Victor Moses was on the scoresheet as Latics rounded off a successful pre-season with a 1-0 win over Villarreal. The Nigerian, who’s been tipped by many –including myself– to fill a Charles N’Zogbia-sized hole, was set up wonderfully for an almost unmissable chance by Franco Di Santo seconds prior to the half time whistle.
But the path was not all smooth for Wigan, who had initially struggled to cope with their Champions League opponents. In particular, Nilmar da Silva caused many problems, and on more than one occasion, he worked his way through the home defence to draw a solid save from Ali Al Habsi. The Villarreal forwards hunted down the Latics back line and forced them into a few sloppy passes, most notably from Ben Watson, who was spared too many blushes as Al Habsi palmed away the subsequent strike.
Wigan would recover to carve out some opportunities as the half progressed. Jordi Gomez hit the crossbar from a free-kick just outside the area, and James McCarthy fired just wide from eleven yards out. Di Santo found himself with only the goalie to beat, but could not get enough power into his volley to trouble Cesar Sanchez in the Submariners’ goal.
All the while, however, Villarreal continued to pressure Latics, hitting them on the break to some effect. Nilmar went close once more, and Jordi Pablo sent in a powerful strike which Al Habsi punched over the crossbar. It was a truly open affair right up until the 45-minute mark when Diame and Di Santo teamed up to provide Victor Moses with a glorious opportunity. He didn’t miss, and Wigan went into half time one goal to the good.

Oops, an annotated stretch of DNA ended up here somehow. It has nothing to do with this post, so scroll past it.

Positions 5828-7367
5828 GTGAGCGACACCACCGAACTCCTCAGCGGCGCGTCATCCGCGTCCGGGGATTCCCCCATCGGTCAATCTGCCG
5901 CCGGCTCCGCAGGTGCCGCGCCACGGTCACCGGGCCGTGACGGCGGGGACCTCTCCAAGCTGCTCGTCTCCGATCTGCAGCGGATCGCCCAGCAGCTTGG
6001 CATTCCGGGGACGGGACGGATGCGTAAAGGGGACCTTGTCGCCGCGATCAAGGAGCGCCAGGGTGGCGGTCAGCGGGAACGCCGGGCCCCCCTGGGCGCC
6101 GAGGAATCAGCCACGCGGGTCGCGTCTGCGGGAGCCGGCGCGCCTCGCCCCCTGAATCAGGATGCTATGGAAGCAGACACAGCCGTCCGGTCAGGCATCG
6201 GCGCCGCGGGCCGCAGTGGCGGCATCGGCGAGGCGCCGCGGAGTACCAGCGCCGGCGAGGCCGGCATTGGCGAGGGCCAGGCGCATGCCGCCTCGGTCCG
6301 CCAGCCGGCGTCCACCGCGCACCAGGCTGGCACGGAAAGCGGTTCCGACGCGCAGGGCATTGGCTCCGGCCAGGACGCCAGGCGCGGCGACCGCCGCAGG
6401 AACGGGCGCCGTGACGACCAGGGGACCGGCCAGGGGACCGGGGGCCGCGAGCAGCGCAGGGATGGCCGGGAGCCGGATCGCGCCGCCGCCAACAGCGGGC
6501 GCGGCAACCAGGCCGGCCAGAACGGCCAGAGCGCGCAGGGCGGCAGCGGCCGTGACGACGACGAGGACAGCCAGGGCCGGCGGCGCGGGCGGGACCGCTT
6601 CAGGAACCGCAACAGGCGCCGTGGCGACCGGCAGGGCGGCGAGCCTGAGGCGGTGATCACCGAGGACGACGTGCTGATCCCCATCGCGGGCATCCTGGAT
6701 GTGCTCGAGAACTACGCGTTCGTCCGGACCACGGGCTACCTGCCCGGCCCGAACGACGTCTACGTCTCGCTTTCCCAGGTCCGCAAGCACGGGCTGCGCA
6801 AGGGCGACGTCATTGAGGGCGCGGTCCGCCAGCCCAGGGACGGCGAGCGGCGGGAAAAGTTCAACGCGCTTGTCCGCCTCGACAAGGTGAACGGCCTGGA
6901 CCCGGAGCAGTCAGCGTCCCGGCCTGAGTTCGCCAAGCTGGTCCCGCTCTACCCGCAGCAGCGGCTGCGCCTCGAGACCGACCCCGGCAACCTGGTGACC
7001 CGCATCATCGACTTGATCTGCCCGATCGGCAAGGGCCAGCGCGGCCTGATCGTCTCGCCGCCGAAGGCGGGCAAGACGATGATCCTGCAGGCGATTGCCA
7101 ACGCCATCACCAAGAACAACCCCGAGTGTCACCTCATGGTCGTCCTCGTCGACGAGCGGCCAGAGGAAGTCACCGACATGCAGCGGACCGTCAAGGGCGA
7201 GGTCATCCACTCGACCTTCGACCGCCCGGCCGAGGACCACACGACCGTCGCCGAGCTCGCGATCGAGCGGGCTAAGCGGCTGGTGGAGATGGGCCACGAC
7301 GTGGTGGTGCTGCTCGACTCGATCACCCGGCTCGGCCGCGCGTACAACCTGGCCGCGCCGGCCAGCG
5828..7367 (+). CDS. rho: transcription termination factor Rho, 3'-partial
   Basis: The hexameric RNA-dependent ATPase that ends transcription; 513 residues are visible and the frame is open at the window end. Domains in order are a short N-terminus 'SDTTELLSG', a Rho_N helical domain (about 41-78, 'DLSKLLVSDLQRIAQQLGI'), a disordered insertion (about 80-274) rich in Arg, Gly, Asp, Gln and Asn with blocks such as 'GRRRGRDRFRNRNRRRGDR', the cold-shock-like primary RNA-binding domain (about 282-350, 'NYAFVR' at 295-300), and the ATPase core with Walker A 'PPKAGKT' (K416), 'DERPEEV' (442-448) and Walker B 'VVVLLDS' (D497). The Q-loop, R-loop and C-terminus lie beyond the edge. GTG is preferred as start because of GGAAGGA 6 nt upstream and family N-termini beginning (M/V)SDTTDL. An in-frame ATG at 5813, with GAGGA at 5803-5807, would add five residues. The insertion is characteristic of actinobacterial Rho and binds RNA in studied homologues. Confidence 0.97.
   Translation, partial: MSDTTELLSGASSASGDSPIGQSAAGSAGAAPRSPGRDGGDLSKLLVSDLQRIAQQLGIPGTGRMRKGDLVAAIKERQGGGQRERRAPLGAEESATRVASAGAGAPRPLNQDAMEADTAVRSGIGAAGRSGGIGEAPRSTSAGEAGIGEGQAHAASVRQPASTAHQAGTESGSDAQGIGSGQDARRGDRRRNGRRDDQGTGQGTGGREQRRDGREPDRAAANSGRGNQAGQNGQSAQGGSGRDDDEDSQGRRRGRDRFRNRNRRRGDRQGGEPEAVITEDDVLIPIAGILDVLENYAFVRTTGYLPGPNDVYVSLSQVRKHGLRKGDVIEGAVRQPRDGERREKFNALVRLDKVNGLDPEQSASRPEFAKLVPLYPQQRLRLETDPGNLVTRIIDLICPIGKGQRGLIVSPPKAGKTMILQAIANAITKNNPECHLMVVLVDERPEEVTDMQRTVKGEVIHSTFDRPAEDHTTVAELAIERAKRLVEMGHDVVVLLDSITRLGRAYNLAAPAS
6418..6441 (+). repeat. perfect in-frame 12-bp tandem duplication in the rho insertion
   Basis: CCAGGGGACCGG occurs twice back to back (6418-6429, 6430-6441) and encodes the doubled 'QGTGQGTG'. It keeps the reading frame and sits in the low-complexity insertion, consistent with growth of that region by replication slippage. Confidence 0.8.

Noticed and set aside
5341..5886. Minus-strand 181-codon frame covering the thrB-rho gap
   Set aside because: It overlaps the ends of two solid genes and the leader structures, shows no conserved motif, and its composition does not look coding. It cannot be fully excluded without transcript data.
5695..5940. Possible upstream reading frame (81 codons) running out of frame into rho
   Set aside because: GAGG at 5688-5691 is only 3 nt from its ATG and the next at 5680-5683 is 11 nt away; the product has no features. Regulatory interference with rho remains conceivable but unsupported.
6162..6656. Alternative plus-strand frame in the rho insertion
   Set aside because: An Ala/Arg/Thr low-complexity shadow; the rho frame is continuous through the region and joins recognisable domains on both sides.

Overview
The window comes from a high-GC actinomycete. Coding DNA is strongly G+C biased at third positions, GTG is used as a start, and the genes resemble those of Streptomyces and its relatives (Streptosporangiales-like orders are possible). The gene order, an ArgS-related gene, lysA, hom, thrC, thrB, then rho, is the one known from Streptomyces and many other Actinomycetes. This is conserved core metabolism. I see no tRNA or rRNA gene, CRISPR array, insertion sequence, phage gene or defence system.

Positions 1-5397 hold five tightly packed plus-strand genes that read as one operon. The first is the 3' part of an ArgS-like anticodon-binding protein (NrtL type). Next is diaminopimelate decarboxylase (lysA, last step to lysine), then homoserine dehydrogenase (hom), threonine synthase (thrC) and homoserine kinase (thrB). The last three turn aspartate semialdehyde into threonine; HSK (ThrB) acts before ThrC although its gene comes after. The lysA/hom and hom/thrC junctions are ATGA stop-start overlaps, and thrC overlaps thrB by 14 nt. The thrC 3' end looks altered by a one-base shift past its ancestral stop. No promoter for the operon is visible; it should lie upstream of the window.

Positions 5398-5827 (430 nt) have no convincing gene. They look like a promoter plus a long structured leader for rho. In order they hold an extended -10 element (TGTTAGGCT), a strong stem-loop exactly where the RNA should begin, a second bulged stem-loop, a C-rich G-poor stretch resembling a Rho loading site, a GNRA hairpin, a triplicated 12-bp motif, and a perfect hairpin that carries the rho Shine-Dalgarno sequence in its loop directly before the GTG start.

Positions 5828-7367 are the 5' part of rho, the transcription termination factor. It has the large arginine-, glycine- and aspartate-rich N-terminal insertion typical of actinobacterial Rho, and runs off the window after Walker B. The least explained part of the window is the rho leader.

Will David Jones make his Latics competitive debut later this week?
The game was rather diluted in the second half by a string of substitutions, which saw pretty much all the Latics first team (bar Hugo Rodallega) get a run out. The visitors, too, switched things about with regularity, but nothing seemed to work for them. Chris Kirkland, who entered the fray at half time, had only two simple saves to make in the whole second period, and the central pairing of Caldwell and Adrian Lopez really weren’t given much to think about.
Latics emerged the brighter, and as time passed the opposition threat merely fizzled out. Conor Sammon replaced Di Santo during the break, and looked rather lively, causing Villarreal as many problems as Nilmar had done for the visitors in the first half. He could and perhaps should have had a goal to his credit when he found himself through on goal with only the keeper to beat. Sammon could not find the net, and the score remained 1-0.
Thomas, Stam and new signing David Jones were all drafted into the action at some point, and each saw their fair share of action. Jones in particular looked decent in the centre-park general role, almost as though he’d been at the heart of the Latics midfield for years. I suspect he would slot in there fantastically should Martinez decide to give him a run out on Saturday.
James McArthur replaced James McCarthy, who sustained a knock